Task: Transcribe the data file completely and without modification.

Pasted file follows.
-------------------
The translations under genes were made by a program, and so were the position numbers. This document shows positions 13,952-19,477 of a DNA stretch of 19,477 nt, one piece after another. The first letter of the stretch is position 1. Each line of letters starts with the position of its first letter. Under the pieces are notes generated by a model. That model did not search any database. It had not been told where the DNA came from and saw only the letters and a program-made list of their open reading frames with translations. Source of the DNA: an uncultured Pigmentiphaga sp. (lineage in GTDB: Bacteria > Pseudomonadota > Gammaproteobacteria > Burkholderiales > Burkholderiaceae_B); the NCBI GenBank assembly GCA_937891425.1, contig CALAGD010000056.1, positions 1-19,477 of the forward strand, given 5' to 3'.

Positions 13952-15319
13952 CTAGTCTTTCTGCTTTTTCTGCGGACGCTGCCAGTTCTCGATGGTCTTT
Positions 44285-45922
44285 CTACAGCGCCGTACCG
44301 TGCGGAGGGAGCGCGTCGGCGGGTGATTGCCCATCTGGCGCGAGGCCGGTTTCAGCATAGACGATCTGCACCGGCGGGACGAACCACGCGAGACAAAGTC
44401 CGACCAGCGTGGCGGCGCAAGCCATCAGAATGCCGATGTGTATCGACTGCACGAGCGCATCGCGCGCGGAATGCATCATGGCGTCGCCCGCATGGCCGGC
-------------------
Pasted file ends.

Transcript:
The translations under genes were made by a program, and so were the position numbers. This document shows positions 13,952-19,477 of a DNA stretch of 19,477 nt, one piece after another. The first letter of the stretch is position 1. Each line of letters starts with the position of its first letter. Under the pieces are notes generated by a model. That model did not search any database. It had not been told where the DNA came from and saw only the letters and a program-made list of their open reading frames with translations. Source of the DNA: an uncultured Pigmentiphaga sp. (lineage in GTDB: Bacteria > Pseudomonadota > Gammaproteobacteria > Burkholderiales > Burkholderiaceae_B); the NCBI GenBank assembly GCA_937891425.1, contig CALAGD010000056.1, positions 1-19,477 of the forward strand, given 5' to 3'.

Positions 13952-15319
13952 CTAGTCTTTCTGCTTTTTCTGCGGACGCTGCCAGTTCTCGATGGTCTTT
Positions 44285-45922
44285 CTACAGCGCCGTACCG
44301 TGCGGAGGGAGCGCGTCGGCGGGTGATTGCCCATCTGGCGCGAGGCCGGTTTCAGCATAGACGATCTGCACCGGCGGGACGAACCACGCGAGACAAAGTC
44401 CGACCAGCGTGGCGGCGCAAGCCATCAGAATGCCGATGTGTATCGACTGCACGAGCGCATCGCGCGCGGAATGCATCATGGCGTCGCCCGCATGGCCGGC